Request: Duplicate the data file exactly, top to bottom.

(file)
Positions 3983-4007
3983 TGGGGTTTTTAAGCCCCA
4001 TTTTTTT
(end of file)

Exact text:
Positions 3983-4007
3983 TGGGGTTTTTAAGCCCCA
4001 TTTTTTT